I imagine that quite a few of you went through a time in your life when you were constantly being compared to a sibling. Often the comparisons were not in your favor, or you thought they were not.
Since I was the youngest of eight children I was well aware that each of the seven others around our table were far superior to me. I couldn't run as fast, read as well, do chores as quickly or as good, or tell as funny jokes as every one of the others could.
I didn't take into consideration that age differences caused a lot of my deficiencies. My siblings were not bad about "rubbing it in" to me. However, I often heard such things as, "Do we have to have her on our side?" But I'll have to give them credit. When I did do something pretty good they were all generous in their praise.
My childhood was certainly not warped by my own conceptions of inferiority. In fact, I think I felt more important partly because I had so many brothers and sisters who could do these things well. I basked in their glory.
In adulthood each of us found different ways to succeed and we each were proud of the accomplishments of the others. It was a red-letter day for me when one of my adult siblings proudly introduced me as his/her little sister and told a little of what I was doing at the time.
Unfortunately, as the older ones got older, it became my time to be the one who could do some things better than them. However, it wasn't a cause for pride then.
Now that there are just the two of us "little ones" left, I get great pleasure whenever something about one of my siblings comes up.
This happened to me last week as I was leading a class at an Elderhostel (now called Exploritas). My resource books were on display in the classroom and several of the books had belonged to my oldest sister, Miriam Gray. She had stamped her name on the cover of two of the books.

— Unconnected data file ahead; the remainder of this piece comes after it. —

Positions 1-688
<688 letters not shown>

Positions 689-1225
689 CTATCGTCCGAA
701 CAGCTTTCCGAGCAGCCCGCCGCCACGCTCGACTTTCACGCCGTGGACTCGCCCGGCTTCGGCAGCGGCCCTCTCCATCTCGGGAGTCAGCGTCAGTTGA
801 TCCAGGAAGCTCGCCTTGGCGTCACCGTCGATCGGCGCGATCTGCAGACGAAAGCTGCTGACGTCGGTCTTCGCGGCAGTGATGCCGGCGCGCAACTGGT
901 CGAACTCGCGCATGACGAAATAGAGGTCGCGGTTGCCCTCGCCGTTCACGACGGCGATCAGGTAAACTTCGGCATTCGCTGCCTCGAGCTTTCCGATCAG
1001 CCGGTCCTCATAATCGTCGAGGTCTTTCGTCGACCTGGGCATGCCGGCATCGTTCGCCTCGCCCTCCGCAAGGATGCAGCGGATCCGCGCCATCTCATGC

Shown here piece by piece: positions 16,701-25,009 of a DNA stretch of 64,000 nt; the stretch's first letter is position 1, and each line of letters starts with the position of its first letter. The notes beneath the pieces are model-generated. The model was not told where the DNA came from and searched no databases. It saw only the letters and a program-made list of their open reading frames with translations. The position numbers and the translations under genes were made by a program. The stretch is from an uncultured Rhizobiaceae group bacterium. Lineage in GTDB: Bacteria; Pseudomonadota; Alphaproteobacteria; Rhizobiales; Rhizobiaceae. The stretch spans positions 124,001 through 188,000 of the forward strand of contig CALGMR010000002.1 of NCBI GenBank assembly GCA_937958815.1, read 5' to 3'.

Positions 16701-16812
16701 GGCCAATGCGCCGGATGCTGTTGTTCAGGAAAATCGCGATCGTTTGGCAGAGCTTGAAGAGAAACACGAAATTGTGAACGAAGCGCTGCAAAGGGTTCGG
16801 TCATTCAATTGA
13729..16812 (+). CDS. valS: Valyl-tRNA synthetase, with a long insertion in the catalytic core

After my first class one of the participants came up to me and asked if I hadn't said my maiden name was Gray. When I responded she showed me one of Miriam's books and said, "I had a college professor whose name was Dr. Gray, could this have been her book, and are you her sister?" That started a lively conversation between us about my big sister. The woman was in college when Miriam was the professor and although they had been very close to each other, the student lost track of where Miriam had gone.
It was very interesting to hear her evaluations of my sister as a teacher. My sister Ellen and I had never been very good students when Miriam tried to teach us something such as a dance. But the Elderhostel friend said Miriam was one of the best. She credited her with her own success later as a high school teacher.
This was especially unnerving to me when she said that my method of teaching was very much like Miriam's. Here I am again being compared to an exceptional sibling. I couldn't see that our methods were at all alike, but I never sat in Miriam's classes so I couldn't really argue with her.
In fact I took it as a compliment that maybe I did something that compared favorably with a sibling.
Who knows, maybe I'll amount to something after all.